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Safe Rooms: Getting Communities Ready Before Disaster Strikes

The freight-train-like sounds and dark funnel clouds of a tornado are among the most frightening weather phenomena known. Tornadoes can occur in any state atBeth Bartlett any time, but they are most common in the Midwest and Southeast during March and April. They form with little warning and strike with a vengeance. Long-term preparedness is the only defense residents have.

Just ask Beth Bartlett of Del City, Oklahoma. Last spring, a "safe room" built in her home saved her life, as well as her motherís and the lives of their four pets. Their neighborhood was completely destroyed, and a neighbor was killed, during a tornado that struck there. But, they survived thanks, in part, to work the Federal Emergency Management Agency (FEMA) is doing.

Project Impact

Through "Project Impact: Building Disaster Resistant Communities," FEMA is reinventing the way America handles disasters. The strategy is to help communities help themselves before a disaster strikes.

The initiative is about getting businesses and other organizations to work together to head off the potential ravages of a natural disaster, including minimizing a disasterís effects on residents, businesses, and community infrastructure.

Forging a Change

Project Impact began in December 1997 with seven communities participating in the pilot program. Its purpose: to encourage communities to form public/private partnerships to limit potential damage before disasters strike instead of spending millions to pick up the pieces after the fact. Today, more than 120 communities nationwide are participating in Project Impact.

One city where Project Impact is making a difference is Oakland, California, one of the original seven pilot communities. The city established "Project SAFE," a community partnership for "safety and future empowerment." The partnership includes local businesses, citizens, grassroots organizations, the City of Oakland government, the California Office of Emergency Services, and FEMA.

Assemblying a Safe RoomIn the spring of 1998, dozens of student volunteers got Project SAFE rolling by retrofitting over 150 homes in Oakland through a community project called "Project Impact Spring Break." Next, during Project SAFEís "Week of Caring," four volunteer teams of firefighters, AmeriCorps members, and others spread across the city each day to make homes of elderly and low-income residents more disaster-resistant. The teams installed smoke detectors and cupboard latches, strapped water heaters and freestanding cabinets to house frames, and rigged safety releases on window security bars.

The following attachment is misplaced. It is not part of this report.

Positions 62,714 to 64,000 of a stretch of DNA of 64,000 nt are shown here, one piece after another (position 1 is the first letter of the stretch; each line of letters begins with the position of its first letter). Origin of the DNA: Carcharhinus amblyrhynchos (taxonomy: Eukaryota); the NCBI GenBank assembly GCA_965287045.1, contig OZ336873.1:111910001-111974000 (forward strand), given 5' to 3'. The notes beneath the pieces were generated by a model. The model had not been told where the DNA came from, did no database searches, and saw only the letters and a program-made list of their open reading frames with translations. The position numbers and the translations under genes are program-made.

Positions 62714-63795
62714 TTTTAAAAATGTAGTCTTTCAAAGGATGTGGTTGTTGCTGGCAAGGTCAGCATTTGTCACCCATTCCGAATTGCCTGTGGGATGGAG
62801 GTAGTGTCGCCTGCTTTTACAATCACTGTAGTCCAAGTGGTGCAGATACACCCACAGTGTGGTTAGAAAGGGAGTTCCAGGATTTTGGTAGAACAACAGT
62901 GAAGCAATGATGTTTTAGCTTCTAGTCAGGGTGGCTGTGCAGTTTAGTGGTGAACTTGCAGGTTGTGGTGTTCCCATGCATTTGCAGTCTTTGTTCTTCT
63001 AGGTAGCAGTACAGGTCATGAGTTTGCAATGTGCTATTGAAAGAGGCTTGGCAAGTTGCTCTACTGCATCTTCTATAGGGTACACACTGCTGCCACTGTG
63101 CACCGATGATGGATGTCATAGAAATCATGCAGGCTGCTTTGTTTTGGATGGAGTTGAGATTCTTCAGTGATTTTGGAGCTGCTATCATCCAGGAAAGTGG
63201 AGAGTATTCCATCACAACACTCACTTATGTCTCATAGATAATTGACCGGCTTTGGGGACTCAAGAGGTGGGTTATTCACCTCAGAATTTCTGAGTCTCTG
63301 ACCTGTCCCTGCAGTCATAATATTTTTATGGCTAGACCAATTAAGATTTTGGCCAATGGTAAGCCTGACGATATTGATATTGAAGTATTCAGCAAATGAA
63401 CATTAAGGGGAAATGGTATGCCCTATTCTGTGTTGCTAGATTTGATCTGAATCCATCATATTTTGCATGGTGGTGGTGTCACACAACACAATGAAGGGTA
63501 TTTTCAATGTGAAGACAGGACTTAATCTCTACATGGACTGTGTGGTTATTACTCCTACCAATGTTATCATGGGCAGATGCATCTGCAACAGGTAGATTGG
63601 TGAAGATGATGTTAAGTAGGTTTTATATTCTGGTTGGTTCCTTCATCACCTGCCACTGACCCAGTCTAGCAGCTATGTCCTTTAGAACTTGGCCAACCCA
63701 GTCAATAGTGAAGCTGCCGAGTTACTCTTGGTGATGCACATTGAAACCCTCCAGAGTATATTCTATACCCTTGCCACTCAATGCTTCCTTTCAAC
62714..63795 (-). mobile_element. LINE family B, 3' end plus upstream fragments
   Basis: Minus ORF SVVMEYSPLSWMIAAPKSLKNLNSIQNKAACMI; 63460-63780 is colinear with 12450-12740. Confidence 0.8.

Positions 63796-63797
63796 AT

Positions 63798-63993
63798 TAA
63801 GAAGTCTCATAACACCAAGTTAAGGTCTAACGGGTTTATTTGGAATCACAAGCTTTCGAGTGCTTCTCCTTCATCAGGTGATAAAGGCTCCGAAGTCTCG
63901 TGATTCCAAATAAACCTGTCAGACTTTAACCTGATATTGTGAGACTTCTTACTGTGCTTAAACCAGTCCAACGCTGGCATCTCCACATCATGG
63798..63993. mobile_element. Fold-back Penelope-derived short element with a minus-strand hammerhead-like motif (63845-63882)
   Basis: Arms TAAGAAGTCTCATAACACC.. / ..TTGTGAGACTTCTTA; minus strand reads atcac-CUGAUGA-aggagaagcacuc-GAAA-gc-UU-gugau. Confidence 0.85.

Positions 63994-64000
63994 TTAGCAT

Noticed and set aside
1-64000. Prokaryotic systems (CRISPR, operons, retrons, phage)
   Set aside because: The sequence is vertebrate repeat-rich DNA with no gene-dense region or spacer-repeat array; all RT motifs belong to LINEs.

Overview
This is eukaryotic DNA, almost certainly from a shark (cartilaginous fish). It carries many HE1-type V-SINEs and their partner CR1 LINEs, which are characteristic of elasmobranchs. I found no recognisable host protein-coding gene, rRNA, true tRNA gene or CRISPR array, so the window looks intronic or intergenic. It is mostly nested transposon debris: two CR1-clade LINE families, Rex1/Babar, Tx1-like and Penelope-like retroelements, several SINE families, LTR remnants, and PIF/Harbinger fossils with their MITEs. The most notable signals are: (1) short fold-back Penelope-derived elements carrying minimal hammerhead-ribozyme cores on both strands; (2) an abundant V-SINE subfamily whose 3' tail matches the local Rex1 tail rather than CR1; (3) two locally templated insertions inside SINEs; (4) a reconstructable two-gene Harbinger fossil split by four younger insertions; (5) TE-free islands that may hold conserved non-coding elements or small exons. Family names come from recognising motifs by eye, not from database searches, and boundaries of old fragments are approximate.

Safe Rooms Save Lives

One of the most valuable actions citizens can take to minimize damage from a tornado is to build "Tornado Safe Rooms." The safe room that saved Beth Bartlett and Model Safe Roomher family is a cast-in-place concrete room that normally serves as a roomy closet. Safe rooms can cost as little as $2,000, and can be built above ground or below, within a home or attached to one. But, when constructed according to FEMA specifications, all can withstand winds of up to 250 miles per hour and the impact of objects traveling at 100 miles an hour.

 

Help is Just a Click Away

The safe room project is part of FEMAís Project Impact. Residents of tornado-prone areas can now get construction plans directly from the Internet by accessing FEMAís Internet site. Once on the site, click on "mitigation," then click on Tornado Safe Rooms. (Comprehensive information about Project Impact is available on the FEMA Internet site as well.)

The construction plans include a 25-page illustrated publication, "Taking Shelter from the Storm: Building a Safe Room Inside Your House," that outlines the basics of in-house safe room shelters, including designs for several different kinds of safe rooms, materials, and construction cost estimates. (You also can order the publication and construction plans free of charge by calling FEMA Publications at [888] 565-3896.)

Clearly, Project Impact and safe rooms are common sense approaches for dealing with disasters before they happen. A disaster-resistant community is able to bounce back from a natural disaster with far less loss of property and much less cost for repairs. And, the investment is well worth the cost. FEMA estimates that for every dollar spent in damage prevention, two dollars are saved in repairs.

For more information about FEMA and Project Impact, during regular business hours, contact FEMAís Public Affairs Office at (202) 646-4600. Round-the-Clock information about FEMA and Project Impact also can be obtained by calling FEMA Fax-on-Demand at (202) 646-FEMA or the FEMA Radio Network at (800) 323-5248.


10/6/99

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